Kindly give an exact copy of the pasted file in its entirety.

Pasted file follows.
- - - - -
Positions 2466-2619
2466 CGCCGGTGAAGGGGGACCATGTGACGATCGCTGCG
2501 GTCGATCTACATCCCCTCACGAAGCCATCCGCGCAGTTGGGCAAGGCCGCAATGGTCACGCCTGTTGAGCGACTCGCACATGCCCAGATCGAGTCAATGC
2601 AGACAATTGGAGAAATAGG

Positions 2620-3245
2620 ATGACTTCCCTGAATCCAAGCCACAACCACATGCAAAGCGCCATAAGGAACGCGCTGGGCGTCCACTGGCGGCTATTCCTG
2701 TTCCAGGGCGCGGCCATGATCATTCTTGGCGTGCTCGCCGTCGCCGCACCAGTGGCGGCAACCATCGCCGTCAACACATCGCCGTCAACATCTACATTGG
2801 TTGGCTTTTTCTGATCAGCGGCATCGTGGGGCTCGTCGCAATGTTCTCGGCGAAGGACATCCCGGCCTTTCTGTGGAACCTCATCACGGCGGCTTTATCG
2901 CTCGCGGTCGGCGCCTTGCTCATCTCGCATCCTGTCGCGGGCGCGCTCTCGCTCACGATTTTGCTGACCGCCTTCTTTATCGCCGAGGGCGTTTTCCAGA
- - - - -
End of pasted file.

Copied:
Positions 2466-2619
2466 CGCCGGTGAAGGGGGACCATGTGACGATCGCTGCG
2501 GTCGATCTACATCCCCTCACGAAGCCATCCGCGCAGTTGGGCAAGGCCGCAATGGTCACGCCTGTTGAGCGACTCGCACATGCCCAGATCGAGTCAATGC
2601 AGACAATTGGAGAAATAGG

Positions 2620-3245
2620 ATGACTTCCCTGAATCCAAGCCACAACCACATGCAAAGCGCCATAAGGAACGCGCTGGGCGTCCACTGGCGGCTATTCCTG
2701 TTCCAGGGCGCGGCCATGATCATTCTTGGCGTGCTCGCCGTCGCCGCACCAGTGGCGGCAACCATCGCCGTCAACACATCGCCGTCAACATCTACATTGG
2801 TTGGCTTTTTCTGATCAGCGGCATCGTGGGGCTCGTCGCAATGTTCTCGGCGAAGGACATCCCGGCCTTTCTGTGGAACCTCATCACGGCGGCTTTATCG
2901 CTCGCGGTCGGCGCCTTGCTCATCTCGCATCCTGTCGCGGGCGCGCTCTCGCTCACGATTTTGCTGACCGCCTTCTTTATCGCCGAGGGCGTTTTCCAGA